Friday, February 21, 2014

Districts Recommit to Magnet Schools to Stave Off Charters

Magnet schools have been stagnate for some time.  For instance, as Erica Frankenberg and Genevieve Siegel-Hawley detail in Choosing Diversity: School Choice and Racial Integration in the Age of Obama, 6 Stan. J. C.R. & C.L. 219, 244 (2010), federal funding for magnet schools has been flat since the late 1980s.  At the same time, charter school funding has been exponentially increasing.

Many districts perceive charters as non-public schools or anti-public schools.  Motoko Rich's story in the New York Times indicates that some school districts are now re-embracing magnet schools as a way to fight back or push back against the pressures of charter schools.  She points to Chicago, Dallas, Denver, Los Angeles, Newark and Washington as examples, but focuses on Miami, where the number of students attending magnet schools has increased 35 percent in the last four years.

For those who follow the segregation debate, this pushback is more important than just charters versus magnets or public schools.  Various reports charge charter school with exacerbating school segregation (although I have argued their point may be exagerated).  In the past, the primary purpose of magnet schools, however, has been to increase integration.  In fact, federal funding for magnet schools has been explicitly conditioned on their ability to help districts meet mandatory desegregation obligations or voluntarily desegregate.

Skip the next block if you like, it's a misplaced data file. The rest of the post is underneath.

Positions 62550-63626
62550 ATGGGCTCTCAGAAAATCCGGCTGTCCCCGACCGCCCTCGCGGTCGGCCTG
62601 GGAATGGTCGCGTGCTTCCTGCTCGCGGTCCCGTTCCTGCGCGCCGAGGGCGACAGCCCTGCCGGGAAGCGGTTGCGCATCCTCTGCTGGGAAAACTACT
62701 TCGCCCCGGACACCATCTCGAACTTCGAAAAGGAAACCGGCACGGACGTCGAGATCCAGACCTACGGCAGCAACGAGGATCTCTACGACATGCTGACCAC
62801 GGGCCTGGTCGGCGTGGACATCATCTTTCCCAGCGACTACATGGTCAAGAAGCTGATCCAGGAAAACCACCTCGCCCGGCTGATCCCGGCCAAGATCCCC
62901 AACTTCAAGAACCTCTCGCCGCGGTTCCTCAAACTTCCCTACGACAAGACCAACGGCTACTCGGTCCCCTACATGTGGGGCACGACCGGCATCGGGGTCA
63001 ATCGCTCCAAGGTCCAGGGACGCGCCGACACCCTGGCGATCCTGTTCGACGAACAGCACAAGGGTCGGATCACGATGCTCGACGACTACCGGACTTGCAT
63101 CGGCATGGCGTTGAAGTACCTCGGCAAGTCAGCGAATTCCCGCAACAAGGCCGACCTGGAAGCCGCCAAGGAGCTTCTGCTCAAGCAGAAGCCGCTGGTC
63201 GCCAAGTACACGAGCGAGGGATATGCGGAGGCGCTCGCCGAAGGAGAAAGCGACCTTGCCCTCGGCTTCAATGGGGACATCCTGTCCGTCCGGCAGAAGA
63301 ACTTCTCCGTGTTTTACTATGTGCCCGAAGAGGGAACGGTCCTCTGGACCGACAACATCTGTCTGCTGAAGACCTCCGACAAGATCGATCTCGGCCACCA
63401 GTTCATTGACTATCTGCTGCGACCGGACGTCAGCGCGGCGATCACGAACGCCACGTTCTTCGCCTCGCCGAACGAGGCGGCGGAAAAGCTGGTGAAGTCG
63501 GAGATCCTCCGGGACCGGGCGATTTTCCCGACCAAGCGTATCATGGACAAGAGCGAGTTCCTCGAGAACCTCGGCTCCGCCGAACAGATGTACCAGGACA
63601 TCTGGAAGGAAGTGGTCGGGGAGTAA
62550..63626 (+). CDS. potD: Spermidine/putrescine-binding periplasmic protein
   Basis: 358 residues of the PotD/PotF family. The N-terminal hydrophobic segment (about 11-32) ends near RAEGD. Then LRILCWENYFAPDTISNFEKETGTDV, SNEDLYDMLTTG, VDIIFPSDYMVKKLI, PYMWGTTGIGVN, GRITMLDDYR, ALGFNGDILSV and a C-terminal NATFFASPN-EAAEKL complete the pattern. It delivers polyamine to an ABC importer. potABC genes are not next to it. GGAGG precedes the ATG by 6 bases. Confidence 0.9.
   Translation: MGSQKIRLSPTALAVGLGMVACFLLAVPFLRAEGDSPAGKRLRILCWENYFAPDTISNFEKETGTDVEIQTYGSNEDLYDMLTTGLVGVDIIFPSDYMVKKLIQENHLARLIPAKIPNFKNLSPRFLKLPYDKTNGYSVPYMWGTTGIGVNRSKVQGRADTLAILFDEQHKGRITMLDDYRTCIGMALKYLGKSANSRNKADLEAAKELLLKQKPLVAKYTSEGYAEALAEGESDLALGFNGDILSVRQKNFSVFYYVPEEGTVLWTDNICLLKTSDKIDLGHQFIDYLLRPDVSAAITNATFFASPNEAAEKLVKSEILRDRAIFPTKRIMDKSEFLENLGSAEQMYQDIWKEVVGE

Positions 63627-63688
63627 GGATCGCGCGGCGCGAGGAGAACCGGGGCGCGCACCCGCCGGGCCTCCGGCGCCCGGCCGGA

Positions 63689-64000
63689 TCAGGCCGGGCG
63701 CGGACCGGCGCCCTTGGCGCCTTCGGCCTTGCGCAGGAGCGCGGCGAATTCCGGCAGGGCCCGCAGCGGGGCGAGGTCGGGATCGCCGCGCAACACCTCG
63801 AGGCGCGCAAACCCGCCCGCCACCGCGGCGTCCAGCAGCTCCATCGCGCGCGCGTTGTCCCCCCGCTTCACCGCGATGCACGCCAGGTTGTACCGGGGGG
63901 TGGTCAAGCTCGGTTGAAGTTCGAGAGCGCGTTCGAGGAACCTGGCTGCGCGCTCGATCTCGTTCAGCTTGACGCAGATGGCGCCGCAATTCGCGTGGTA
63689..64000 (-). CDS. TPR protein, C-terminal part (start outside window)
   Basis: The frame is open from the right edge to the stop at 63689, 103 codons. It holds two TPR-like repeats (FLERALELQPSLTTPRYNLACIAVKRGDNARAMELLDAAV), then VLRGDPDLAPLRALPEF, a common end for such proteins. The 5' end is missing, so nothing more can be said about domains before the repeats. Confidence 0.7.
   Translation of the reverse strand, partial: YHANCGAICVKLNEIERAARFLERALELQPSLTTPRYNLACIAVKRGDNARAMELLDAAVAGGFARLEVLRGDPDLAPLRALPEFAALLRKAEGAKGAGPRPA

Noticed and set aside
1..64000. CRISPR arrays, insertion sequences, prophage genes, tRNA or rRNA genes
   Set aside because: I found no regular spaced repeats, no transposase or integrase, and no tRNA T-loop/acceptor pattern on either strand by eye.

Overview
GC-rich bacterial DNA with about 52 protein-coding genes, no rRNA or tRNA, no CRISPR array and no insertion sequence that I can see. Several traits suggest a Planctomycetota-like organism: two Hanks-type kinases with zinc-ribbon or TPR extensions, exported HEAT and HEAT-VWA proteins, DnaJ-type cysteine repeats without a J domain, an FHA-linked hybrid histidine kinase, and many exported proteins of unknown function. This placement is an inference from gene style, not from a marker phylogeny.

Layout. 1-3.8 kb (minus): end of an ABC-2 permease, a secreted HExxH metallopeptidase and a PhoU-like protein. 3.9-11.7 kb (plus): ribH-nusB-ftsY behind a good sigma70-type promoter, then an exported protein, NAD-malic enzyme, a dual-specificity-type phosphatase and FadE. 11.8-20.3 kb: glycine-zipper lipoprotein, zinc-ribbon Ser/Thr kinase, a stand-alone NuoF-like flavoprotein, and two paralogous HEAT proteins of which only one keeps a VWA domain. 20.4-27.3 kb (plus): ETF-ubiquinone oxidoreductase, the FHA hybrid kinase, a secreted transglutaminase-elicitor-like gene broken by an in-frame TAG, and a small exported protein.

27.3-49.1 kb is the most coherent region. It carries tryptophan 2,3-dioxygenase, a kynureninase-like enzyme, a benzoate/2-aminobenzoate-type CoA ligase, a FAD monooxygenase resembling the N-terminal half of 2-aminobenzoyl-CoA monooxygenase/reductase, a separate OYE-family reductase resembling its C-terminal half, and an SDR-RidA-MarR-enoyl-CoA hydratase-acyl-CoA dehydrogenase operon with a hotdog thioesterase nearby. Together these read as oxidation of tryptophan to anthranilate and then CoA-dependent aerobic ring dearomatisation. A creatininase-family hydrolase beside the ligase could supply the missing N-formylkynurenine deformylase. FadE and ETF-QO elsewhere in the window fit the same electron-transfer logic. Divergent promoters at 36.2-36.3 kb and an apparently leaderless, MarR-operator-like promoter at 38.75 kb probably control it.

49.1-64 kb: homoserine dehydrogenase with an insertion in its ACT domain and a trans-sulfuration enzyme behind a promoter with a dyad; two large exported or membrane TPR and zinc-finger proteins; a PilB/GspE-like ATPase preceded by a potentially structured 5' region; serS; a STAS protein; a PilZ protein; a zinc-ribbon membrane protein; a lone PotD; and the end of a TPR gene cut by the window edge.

Beyond the differing roles that they play in segregation and their differing public school status (perceived or real), magnets and charters share a tremendous amount in common.  This commonality, however, begs the question of why the federal government and reformers have placed so much support behind charters and so little behind magnets in recent years.  Is it that they object to integrated or public schools?  My article Charter Schools, Vouchers, and the Public Good, 48 Wake Forest L. Rev. 445 (2013), explores theses issues further.  It refrains from labeling charters, magnets, and vouchers as inherently "good" or "bad" schools and instead asks whether they have been implemented in ways that can promote or have promoted the overall public good, which I posit is the primary question of public education.

For the New York Times story on magnets, see here.

 

http://lawprofessors.typepad.com/education_law/2014/02/districts-recommit-to-magnet-schools-to-stave-off-charters.html

Charters and Vouchers, Racial Integration and Diversity | Permalink

Comments

Great question - why have the federal government (Obama Administration) and right wing conservative groups advocated so strongly for charters and nearly silent on magnet schools? Proof is in the pudding when you look at funding streams. States, feds and foundations give hundreds of millions each year to Charters, and only about $91m to magnets from the feds and nothing a far as we can tell from foundations (i.e. Walton, Gates, others) to promote diverse magnet schools despite the pretty good track record of achievement at high enrollment (when compared to charters).

I'd love to hear others thoughts as to why this is the case.

Posted by: Scott Thomas | Feb 21, 2014 7:38:33 PM

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